In an op-ed published in the New York Times on Monday, Carter said that prospects of a negotiated settlement to the prolonged conflict were in “grave doubt”, and the Obama administration must act immediately to help Palestine achieve full United Nations membership.
“We do not yet know the policy of the next administration toward Israel and Palestine, but we do know the policy of this administration. It has been President Obama’s aim to support a negotiated end to the conflict based on two states, living side by side in peace,” he wrote.
“That prospect is now in grave doubt. I am convinced that the United States can still shape the future of the Israeli-Palestinian conflict before a change in presidents, but time is very short.”
He said that the Obama administration must take this simple but vital step of granting American diplomatic recognition to the state of Palestine, before its term expires on Jan. 20 when Trump begins his presidency. He said 13 countries have already done that.
It was under President Carter’s administration back in 1978 that Israel’s prime minister, Menachem Begin, and Egypt’s president, Anwar Sadat, signed the Camp David Accords, which was based on the United Nations Security Council Resolution 242, which was passed in the aftermath of the 1967 war.
Camp David accord called for a just and lasting peace in the Middle East and withdrawal of Israel armed forces from territories occupied in the recent conflict. The agreement was ratified overwhelmingly by the Parliaments of Egypt and Israel.”And those two foundational concepts have been the basis for the policy of the United States government and the international community ever since ” Carter wrote.
However, he warned that 38 years after Camp David, the commitment to peace is in danger of abrogation. “Israel is building more and more settlements, displacing Palestinians and entrenching its occupation of Palestinian lands.”
The former President said that his Carter Center has continued to support a two-state solution by hosting discussions this month with Israeli and Palestinian representatives, searching for an avenue toward peace.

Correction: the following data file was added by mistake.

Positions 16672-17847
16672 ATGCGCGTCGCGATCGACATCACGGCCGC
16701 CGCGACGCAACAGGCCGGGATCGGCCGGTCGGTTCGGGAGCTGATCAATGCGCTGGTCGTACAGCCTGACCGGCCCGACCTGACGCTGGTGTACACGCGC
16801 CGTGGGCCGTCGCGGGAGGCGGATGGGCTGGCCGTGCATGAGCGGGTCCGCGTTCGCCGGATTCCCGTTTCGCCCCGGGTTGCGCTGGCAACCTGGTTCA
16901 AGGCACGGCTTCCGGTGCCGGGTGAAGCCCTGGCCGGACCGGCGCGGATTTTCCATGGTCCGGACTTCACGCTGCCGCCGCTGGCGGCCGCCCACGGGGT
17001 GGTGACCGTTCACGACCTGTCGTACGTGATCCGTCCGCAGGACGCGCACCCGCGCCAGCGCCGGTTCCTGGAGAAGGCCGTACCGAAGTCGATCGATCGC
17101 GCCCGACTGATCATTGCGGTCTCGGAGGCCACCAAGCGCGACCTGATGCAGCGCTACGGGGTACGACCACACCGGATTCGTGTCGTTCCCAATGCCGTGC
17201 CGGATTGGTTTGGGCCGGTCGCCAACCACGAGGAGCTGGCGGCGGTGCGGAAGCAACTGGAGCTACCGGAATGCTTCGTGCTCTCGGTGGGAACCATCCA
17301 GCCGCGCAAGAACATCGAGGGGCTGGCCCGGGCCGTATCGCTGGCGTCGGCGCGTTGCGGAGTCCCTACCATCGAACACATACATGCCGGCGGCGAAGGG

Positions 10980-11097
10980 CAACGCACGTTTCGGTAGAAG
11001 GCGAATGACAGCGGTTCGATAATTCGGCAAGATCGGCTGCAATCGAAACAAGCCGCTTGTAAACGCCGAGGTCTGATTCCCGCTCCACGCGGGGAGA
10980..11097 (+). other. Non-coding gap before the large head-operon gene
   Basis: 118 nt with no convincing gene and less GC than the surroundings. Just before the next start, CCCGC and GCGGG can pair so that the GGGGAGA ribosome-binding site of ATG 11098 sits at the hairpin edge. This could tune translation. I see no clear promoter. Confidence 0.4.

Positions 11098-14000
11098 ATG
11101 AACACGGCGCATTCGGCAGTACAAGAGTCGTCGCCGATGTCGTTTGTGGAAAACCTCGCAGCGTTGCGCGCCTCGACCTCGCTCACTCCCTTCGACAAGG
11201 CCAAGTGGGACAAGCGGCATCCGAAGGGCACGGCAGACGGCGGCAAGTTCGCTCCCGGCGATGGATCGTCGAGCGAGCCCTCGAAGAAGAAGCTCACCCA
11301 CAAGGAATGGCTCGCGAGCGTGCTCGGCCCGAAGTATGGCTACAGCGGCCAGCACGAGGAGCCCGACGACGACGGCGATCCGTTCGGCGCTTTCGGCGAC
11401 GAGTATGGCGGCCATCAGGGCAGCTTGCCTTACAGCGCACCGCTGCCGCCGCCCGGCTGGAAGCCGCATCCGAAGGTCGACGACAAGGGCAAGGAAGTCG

“Based on the positive feedback from those talks, I am certain that United States recognition of a Palestinian state would make it easier for other countries that have not recognised Palestine to do so, and would clear the way for a Security Council resolution on the future of the Israeli-Palestinian conflict,” he wrote.
He also urged the Security Council to pass a resolution laying out the parameters for resolving the conflict. “It should reaffirm the illegality of all Israeli settlements beyond the 1967 borders while leaving open the possibility that the parties could negotiate modifications.”
“The combined weight of United States recognition, United Nations membership and a Security Council resolution solidly grounded in international law would lay the foundation for future diplomacy. These steps would bolster moderate Palestinian leadership while sending a clear assurance to the Israeli public of the worldwide recognition of Israel and its security.”
“This is the best now, perhaps, the only, means of countering the one-state reality that Israel is imposing on itself and the Palestinian people.”